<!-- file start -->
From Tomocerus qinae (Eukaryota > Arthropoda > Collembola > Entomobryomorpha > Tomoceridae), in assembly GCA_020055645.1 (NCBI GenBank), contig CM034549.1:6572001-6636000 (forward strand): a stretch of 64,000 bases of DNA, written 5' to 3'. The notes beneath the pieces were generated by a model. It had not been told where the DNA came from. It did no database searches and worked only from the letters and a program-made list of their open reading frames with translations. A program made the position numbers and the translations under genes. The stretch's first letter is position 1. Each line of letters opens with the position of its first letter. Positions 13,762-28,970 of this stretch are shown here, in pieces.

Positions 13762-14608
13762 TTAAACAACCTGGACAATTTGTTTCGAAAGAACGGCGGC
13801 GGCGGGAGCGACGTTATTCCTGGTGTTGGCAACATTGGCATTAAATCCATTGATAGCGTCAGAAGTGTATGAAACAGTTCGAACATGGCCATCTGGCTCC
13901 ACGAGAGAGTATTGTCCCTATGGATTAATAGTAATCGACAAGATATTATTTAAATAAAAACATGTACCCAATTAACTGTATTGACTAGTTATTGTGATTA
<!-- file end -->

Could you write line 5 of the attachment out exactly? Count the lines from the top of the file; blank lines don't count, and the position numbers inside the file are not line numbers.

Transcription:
13901 ACGAGAGAGTATTGTCCCTATGGATTAATAGTAATCGACAAGATATTATTTAAATAAAAACATGTACCCAATTAACTGTATTGACTAGTTATTGTGATTA